Legislature makes fence cutting a felony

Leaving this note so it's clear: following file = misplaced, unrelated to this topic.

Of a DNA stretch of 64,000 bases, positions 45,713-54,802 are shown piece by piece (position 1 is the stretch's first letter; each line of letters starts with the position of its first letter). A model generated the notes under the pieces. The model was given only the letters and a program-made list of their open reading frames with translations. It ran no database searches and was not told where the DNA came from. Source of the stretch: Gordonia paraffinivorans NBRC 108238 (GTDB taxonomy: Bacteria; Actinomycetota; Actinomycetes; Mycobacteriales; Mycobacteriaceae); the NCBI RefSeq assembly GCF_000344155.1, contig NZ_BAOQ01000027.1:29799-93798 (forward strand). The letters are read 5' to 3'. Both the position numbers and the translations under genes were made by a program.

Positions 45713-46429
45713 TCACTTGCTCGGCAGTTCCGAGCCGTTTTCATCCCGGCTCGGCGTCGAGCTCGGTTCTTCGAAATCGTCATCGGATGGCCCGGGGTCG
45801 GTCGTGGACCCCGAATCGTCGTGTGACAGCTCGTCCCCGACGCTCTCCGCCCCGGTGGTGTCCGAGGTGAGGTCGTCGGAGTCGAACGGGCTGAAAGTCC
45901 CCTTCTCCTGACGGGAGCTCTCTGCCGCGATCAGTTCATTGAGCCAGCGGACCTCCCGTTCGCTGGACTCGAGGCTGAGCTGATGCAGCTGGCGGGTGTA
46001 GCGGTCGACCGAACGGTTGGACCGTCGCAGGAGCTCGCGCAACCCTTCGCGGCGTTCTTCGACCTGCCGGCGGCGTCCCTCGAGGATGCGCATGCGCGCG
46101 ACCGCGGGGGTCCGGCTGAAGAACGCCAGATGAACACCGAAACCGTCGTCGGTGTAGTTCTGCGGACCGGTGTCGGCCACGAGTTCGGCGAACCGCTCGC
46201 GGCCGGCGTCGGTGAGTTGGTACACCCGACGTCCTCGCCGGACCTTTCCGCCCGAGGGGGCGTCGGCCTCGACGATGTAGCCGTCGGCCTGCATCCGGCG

On this day in 1884, the state legislature made fence cutting a felony punishable by one to five years in prison. In 1883, fence cutting had become a major source of friction between landless cattlemen who wanted to retain practices of the open range and those who fenced their land with barbed wire. The fence war was precipitated by the drought of 1883, which made it all the harder for the cowman without land of his own to find the grass and water necessary for his herds. Wrecking of fences was reported from more than half the Texas counties and was most common in a belt extending north and south through the center of the state. In the fall of 1883, when damage from wrecking of fences in Texas was estimated at $20 million, Governor John Ireland called a special session of the legislature to meet on January 8, 1884, to address the issue. The ensuing legislation ended most of the fence troubles, although sporadic outbreaks of nipping continued for a decade, especially during droughts.